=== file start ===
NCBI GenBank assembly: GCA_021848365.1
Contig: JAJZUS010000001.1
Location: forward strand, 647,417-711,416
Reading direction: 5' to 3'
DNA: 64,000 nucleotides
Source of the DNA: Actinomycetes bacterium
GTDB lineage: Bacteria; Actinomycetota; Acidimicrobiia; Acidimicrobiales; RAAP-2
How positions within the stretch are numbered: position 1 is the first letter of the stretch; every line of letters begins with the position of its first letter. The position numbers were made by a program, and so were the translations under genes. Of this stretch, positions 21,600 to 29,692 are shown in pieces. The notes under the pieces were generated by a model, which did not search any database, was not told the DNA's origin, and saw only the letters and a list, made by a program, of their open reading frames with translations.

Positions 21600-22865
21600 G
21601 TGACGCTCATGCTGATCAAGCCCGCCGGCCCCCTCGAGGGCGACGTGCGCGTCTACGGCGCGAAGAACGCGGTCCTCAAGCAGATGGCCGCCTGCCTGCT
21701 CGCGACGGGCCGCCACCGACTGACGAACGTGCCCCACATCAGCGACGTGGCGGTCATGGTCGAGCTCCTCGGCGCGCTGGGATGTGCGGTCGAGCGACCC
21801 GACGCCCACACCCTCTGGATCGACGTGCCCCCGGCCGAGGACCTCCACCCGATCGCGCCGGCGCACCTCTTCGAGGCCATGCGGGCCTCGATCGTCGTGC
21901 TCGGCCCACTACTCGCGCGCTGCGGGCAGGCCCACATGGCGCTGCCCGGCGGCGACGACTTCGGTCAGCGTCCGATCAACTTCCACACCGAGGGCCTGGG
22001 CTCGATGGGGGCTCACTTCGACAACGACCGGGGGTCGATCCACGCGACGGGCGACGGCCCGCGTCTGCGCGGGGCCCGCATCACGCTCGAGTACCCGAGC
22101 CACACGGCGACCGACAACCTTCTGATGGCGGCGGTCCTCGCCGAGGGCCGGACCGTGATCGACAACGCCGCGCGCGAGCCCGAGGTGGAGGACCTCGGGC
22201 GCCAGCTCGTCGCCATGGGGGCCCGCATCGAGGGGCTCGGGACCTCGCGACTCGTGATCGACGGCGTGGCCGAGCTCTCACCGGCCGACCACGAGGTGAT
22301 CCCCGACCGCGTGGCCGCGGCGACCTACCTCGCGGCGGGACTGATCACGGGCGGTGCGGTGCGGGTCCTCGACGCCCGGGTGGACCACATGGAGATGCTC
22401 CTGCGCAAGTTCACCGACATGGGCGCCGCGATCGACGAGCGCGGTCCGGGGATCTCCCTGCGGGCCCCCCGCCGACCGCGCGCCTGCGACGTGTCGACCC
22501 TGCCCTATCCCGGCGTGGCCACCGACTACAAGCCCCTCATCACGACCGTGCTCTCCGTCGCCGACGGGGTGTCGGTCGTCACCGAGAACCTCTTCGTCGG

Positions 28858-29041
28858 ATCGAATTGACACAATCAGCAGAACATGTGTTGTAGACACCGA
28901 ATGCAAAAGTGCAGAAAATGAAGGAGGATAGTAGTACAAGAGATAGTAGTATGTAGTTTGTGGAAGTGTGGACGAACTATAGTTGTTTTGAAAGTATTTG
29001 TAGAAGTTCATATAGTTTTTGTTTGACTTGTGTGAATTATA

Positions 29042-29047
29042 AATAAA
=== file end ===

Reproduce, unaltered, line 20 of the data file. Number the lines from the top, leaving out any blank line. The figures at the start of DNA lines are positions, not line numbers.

22501 TGCCCTATCCCGGCGTGGCCACCGACTACAAGCCCCTCATCACGACCGTGCTCTCCGTCGCCGACGGGGTGTCGGTCGTCACCGAGAACCTCTTCGTCGG